Members of the Sri Vaishnava sect of Hinduism, especially the Iyengars (Sri Vaishnavas who are Brahmanas), are divided into two sub-sects, Thenkalais and Vadakalais. These two sub-sects both agree on the Visishtadvaita philosophy of Ramanujacharya that characterizes the Sri Vaishnava belief system, but they have several fine-grained but important doctrinal differences; my answer here lays out the main points of dispute. In this question, I asked about one such difference. Now I'd like to ask about another difference, described in this webpage:

  1. Regarding Kaivalya

    Vadakalai View

    • (i) Kaivalya is inferior to Paramapada

    • (ii) Kaivalya is not eternal

    • (iii) Kaivalya is situated Outside Paramapada

    Tenkalai View

    • (i) Accepted

    • (ii) Kaivalya is eternal

    • (iii) Kaivalya is within Paramapada but in its outermost parts.

This is also mentioned in this webpage quoting from a journal paper:

  1. Kaivalya (Isolation)-Moksa (or Soul-sight or Soul actualization; or the State of Atomic-aloofness).

    [Vadakalais] say that this state is temporary.

    [Thenkalais] say it is perennial. The soul wished for it, strove for it, and got it. What it got is eternal, by its own making. Where, then, is extrication from this state? Being a spiritual state, return to material planes is cut off. Being a soul-state, rising to Divine-planes or God-state is shut off.

For those who don't know, Kaivalya, AKA Ekatva, is a conception of Moksha where an individual completely realizes the nature of his Atma and achieves a state of abstract and impersonal self-actualization. It is the highest goal for followers of Adi Shankaracharya's Advaita Vedanta. Vaishnavas, in contrast, think that even higher than Kaivalya is the attainment of Vishnu in his abode of Paramapada. (According to Advaita, the individual's Atma is the same as Paramatma, but in Visistadvaita they're not the same, which means that an individual who tried to realize his Atma would fall short of attaining Vishnu.)

So the issue under consideration is, do souls who follow Advaita and attain Kaivalya ultimately return to the cycle of birth and death, or do they remain in Kaivalya eternally? Vadakalais say that Kaivalya is temporary and that souls ultimately return to Samsara where they'll have further opportunity to attain Paramapada. Thenkalais, on the other hand, say that souls who attain Kaivalya never leave it, and are thus unable to progress to the inner parts of Paramapada where Vishnu is.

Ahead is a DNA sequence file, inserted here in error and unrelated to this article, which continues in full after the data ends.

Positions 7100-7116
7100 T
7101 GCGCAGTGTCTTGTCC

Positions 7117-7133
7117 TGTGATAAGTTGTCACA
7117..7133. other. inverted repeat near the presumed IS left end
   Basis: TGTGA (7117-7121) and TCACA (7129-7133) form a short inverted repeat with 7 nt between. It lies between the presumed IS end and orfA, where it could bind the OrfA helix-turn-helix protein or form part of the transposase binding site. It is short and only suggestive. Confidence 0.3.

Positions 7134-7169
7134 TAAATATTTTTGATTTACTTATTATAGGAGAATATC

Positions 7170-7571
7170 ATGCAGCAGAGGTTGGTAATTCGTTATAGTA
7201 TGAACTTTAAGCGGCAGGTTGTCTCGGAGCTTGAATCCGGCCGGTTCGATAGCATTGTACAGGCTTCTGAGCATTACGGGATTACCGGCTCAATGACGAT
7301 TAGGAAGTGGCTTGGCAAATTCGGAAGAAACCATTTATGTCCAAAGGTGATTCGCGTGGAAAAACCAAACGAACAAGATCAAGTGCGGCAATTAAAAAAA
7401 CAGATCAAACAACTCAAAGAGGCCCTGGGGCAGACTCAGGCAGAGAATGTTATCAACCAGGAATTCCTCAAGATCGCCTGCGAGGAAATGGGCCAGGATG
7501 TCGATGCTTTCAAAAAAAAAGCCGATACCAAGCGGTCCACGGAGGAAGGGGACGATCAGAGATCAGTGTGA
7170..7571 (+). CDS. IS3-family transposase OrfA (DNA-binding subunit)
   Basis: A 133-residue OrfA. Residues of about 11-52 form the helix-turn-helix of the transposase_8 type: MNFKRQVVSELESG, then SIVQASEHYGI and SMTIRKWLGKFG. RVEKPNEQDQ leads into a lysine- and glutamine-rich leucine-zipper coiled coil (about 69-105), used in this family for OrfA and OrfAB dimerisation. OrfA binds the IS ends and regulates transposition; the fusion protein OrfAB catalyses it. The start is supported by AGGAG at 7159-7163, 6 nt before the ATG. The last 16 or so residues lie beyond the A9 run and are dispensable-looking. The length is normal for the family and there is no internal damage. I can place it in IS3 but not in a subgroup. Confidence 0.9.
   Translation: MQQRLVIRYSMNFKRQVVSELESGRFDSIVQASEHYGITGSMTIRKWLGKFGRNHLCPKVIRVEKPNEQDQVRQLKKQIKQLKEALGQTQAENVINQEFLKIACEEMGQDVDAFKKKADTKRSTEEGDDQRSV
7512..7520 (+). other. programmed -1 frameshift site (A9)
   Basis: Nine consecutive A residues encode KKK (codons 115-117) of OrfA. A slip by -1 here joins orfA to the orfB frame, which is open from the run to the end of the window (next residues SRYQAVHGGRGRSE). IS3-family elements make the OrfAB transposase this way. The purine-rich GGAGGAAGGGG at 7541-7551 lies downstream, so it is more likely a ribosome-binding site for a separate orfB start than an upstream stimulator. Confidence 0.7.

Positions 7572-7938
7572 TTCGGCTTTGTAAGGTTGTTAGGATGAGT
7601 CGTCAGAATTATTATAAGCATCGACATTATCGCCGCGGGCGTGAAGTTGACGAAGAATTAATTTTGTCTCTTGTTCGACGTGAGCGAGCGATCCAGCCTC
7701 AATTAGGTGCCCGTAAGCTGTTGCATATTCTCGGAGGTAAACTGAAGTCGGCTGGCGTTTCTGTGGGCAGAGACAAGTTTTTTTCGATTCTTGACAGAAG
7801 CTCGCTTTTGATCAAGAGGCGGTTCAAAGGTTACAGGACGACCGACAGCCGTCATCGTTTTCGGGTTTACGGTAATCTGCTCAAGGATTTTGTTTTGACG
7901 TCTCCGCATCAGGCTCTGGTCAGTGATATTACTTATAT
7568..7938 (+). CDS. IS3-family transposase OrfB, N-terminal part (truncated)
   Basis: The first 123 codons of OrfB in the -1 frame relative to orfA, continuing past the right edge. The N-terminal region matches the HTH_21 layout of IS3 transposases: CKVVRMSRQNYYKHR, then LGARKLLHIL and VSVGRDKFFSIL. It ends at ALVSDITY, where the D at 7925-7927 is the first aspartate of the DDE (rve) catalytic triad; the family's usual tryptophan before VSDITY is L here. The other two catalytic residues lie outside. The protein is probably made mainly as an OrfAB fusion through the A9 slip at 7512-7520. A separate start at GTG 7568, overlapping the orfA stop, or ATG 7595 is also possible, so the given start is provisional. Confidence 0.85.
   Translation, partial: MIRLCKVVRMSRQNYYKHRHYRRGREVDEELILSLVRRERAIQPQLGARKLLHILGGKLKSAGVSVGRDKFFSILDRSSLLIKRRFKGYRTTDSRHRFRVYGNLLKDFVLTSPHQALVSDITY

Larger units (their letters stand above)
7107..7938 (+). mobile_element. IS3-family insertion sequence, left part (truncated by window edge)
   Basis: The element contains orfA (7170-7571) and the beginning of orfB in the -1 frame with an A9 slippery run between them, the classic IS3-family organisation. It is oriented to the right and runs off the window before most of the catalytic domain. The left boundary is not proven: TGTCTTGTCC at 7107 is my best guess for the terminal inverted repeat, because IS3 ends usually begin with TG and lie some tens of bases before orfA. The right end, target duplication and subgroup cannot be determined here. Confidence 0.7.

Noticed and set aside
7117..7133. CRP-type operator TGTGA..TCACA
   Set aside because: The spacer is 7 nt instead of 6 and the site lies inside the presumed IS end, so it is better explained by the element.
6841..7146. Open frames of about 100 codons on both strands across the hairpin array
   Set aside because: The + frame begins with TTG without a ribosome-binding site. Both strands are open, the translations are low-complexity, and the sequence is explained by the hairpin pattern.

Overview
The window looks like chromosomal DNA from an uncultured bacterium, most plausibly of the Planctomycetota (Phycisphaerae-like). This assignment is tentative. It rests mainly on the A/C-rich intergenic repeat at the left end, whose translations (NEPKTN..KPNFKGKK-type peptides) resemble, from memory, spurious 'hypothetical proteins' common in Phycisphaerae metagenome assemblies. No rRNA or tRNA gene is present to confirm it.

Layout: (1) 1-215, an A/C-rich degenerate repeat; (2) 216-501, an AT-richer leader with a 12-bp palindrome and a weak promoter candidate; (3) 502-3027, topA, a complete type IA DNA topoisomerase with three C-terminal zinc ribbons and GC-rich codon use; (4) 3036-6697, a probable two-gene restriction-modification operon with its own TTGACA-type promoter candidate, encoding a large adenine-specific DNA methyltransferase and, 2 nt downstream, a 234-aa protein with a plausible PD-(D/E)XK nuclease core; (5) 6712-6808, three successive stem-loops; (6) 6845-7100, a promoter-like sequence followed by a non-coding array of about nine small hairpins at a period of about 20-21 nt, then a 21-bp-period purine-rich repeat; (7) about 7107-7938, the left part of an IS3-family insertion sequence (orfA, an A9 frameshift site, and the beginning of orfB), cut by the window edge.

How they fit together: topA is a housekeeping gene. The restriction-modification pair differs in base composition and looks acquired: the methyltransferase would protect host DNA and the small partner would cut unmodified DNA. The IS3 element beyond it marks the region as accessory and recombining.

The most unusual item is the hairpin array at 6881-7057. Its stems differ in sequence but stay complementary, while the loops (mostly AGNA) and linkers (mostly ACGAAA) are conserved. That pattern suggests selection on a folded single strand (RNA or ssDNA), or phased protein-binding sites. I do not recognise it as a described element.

So my questions are,

  • Why do Vadakalai Sri Vaishnavas believe that Kaivalya liberation is not eternal?
  • What arguments have Vadakalai Acharyas like Vedanta Desikan made on this subject?
  • Are there any scriptures that Vadakalais believe demonstrate the temporary nature of Kaivalya?
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    @Sai Well, it's different ways of saying the same thing. You could say that the Atma of the individual is the same as Paramatma, or you could say that there is no individual Atma apart from Paramatma. But either the core belief of Advaita is the notion of "Aham Brahmasmi" - if you look within yourself for the real Atma (as opposed to illusory selves), whatever that real Atma is, is Brahman. So Advaitins' goal is to realize the real Atma within them, since they believe that that Atma is Brahman. Mar 13, 2015 at 23:45
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    @Sai By the way, Advaitins don't dispute that Kaivalya is their notion of Moksha. They just don't believe that there is a greater state than Kaivalya. Visistadvaitins, on the other hand, believe that Advaita is wrong, and thus those that try to pursue the Advaitins' procedures of Jnana Yoga will succeed in attaining the real Atma within them, but it will turn out that that real Atma is not Paramatma. Mar 13, 2015 at 23:52
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    @Sai Well, according to Visistadvaitam, Advaitins will attain something they think is Paramatma, but it will turn out that it is not really Paramatma. So both Advaitins and Visistadvaitins agree that if you attain Kaivalya, then you will believe "I am Vishnu." The difference is that Advaitins think that that belief will be correct, and Visistadvaitins think that belief will be incorrect. Mar 14, 2015 at 0:09
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    @Sai OK, I added a parenthetical explanation as to how the difference between Advaita and Visistadvaita beliefs leads to differences about the nature of Kaivalya. You're right, considering that I'm asking a question about two Vaishnava sects and their disagreement about how bad the consequences are of following Advaita, it's important to ensure that I'm not offending followers of Advaita in the process. Mar 14, 2015 at 0:29
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    @iammilind I don't know what you mean by "perception is not ultimate". Are you making an epistemological claim about Pratyaksha Pramana? Or are you using the term "perception" to refer to some state an atma can attain to, or what? In any case, I'm not looking for the opinion of Advaitins like Jaggi Vasudev or Osho here. My question is about the Vadakalai sub-sect of Sri Vaishnavism. This is one of the subjects where Thenkalais and Vadakalis disagree, so in order to evaluate which side is right on this issue, I'm trying to find out what the arguments are for Kaivalya not being eternal. Oct 27, 2015 at 3:37


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